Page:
Last Updated on November 29, 2022 by Mamoona Mushtaq
One of the more popular businesses of this day and age is the ATM business. As banks reduce their budgets for branch maintenance, an increasing number of ATMs are being installed in various places such as supermarkets, train stations, concerts halls, etc. This provides new opportunities to start an ATM company.
So, you want to start an atm business?
First, let me ask you a few questions: do you know how the ATMs work, what your customers will need from you, and how much it’ll cost? If not, I would recommend a quick google search on starting a business. Search something along the lines of ‘how to start a business step by step,’ or ‘what is needed to start a business’ etc, so that there’s no confusion between this article and the articles they quote as the source. This article does not cover specifics such as location requirements, licenses, permits, etc. Just the basics of setting up an ATM business.
A summary list of findings follows below. You can skip results if they don’t interest you and go straight to the corresponding section.
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What is an ATM business?
An atm business is a company that provides machines where people can take out or deposit money, typically referred to as ‘ATMs.’ This business usually operates in high-traffic areas such as grocery stores, shopping malls, and other people’s workplaces. (so they don’t have to travel far if they want to make money out)
An ATM business would be an establishment that uses automated teller machines for customers to withdraw money, usually with a small fee.
How much does it cost?
Regarding the cost of putting up an atm business, this depends on location. However, you may need to spend around $20,000 to start one. This would cover paying for equipment and maintenance costs and legal fees involved in setting up the shop. You may also want to look into hiring employees or temporary staff if your ATM is expected to have extended hours of operation. Allow around $500 additional monthly for training expenses not only will you send new hires out to learn how other ATMs work, but you might also have to teach them how your 6,132 Several factors go into the price of an ATM, including location and expenses.
However, you can expect to pay around $22,000 for a primary machine, this amount includes all equipment costs and legal fees involved in setting up shop. Your monthly expenses may include training new employees or temporary staff members; add about $500 to cover this expense alone.
How do you get started for ATM business?
The first thing you must do is choose a place to set up the ATM. Remember that it all comes down to location, so try and put it somewhere with heavy foot traffic or near an area where people might need money urgently (such as a grocery store).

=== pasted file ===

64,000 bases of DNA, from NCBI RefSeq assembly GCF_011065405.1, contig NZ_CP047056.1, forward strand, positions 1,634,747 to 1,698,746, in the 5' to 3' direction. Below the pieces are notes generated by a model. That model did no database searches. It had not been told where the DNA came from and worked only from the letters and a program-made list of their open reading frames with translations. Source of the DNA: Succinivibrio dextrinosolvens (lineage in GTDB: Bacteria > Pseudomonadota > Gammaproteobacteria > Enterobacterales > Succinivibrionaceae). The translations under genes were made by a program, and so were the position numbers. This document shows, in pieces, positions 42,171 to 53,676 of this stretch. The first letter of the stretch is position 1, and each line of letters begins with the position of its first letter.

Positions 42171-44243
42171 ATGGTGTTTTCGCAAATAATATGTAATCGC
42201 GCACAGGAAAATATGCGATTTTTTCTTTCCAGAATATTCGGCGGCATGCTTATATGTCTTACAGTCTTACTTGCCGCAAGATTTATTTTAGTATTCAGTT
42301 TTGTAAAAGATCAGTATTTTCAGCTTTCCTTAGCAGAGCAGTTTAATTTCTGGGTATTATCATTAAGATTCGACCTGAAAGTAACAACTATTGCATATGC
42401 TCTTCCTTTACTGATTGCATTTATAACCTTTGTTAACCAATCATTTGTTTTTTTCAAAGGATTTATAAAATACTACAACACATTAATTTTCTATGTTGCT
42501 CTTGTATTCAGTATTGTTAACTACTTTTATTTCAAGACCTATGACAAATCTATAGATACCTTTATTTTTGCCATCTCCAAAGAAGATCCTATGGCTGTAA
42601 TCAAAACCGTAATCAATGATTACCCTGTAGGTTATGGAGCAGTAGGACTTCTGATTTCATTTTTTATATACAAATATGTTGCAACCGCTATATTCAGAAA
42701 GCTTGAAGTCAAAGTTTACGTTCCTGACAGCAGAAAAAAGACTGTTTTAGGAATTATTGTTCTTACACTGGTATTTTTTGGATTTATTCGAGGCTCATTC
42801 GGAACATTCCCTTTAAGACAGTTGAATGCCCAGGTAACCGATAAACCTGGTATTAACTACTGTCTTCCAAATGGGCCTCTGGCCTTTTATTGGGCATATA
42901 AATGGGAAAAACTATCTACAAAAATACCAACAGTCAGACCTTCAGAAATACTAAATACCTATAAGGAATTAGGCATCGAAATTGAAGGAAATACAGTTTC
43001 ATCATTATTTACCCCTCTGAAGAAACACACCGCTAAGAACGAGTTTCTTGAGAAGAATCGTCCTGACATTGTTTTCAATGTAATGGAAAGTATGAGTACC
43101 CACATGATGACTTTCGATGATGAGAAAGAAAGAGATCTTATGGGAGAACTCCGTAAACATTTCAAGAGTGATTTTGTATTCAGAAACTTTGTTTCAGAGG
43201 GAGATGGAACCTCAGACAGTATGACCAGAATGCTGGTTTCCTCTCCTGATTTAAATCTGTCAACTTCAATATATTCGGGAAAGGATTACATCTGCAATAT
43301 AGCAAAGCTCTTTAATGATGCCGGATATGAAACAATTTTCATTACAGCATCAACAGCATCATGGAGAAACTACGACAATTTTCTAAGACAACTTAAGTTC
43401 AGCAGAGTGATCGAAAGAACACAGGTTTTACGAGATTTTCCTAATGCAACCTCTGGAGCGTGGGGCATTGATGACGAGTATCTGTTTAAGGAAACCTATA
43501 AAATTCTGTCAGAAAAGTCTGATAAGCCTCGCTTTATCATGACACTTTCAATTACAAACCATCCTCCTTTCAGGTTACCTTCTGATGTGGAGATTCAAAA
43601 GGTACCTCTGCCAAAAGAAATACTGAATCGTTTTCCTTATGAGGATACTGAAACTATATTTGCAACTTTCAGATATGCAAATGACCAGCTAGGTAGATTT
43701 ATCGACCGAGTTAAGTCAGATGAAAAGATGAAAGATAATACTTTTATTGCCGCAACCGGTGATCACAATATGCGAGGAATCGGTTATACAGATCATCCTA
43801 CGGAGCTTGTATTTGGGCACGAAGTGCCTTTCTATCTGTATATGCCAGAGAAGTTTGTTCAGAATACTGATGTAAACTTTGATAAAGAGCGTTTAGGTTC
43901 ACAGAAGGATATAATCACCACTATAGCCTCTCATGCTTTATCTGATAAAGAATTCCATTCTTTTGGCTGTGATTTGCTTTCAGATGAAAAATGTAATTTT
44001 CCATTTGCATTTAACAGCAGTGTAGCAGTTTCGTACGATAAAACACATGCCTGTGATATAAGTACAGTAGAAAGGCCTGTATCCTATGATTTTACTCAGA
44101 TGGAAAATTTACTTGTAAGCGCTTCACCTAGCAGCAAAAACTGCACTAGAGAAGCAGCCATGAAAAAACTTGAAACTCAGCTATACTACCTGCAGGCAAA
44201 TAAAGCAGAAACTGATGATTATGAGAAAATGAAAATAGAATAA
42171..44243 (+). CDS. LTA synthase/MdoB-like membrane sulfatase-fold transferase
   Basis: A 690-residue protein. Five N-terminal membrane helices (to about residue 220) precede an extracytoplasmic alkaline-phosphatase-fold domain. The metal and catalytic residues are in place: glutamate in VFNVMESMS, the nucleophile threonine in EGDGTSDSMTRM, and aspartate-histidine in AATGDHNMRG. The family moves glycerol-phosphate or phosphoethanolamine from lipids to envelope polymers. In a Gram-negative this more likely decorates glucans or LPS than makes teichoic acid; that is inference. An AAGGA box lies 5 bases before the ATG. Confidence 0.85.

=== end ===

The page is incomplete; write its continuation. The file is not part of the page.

You’ll also need to acquire permits from local authorities, for this start, download free guide starting an ATM Business. Once you have those documents in order, work with payment processors such as Euro-next Worldwide Inc., Fiserv Inc., and Cardtronics Plc to hook up your machine and test it before opening the store.
Transfer money into your new ATM bank account, draw up business cards and order forms for customers who want to deposit money.
The advantages of starting an ATM business can be summarized in the following points:
- Due to the nature of its services, an ATM company needs little or no investment.
- Many companies are willing to provide all the required hardware for free on a revenue-sharing basis.
- Banks are increasingly installing ATMs outside their branches which ensures that there will be plenty of demand for your services in the future.
- An ATM company is not affected by economic recessions and provides a steady source of income.
- Since most clients prefer cash payments in exchange for goods and services, it is possible to take advantage of credit card fees. This means that you can profit even if card transactions only cover transaction costs and nothing more.
The ATM business has many disadvantages, which include.
- Workforce issues
- Return on investment (ROI) and acquisition costs.
- Staffing is an issue with any business that requires the service of employees. The higher the number of transactions needed to be completed by employees in a given period, the more they will cost an owner per hour.
- People who run ATMs expect it to free them from hiring extra staff members for their company because it would replace their regular cashier’s position or bank teller’s role. However, this can be costly for owners due to transaction fees and other factors. For example, if customers need personal assistance when using the machine, there might be added labor costs.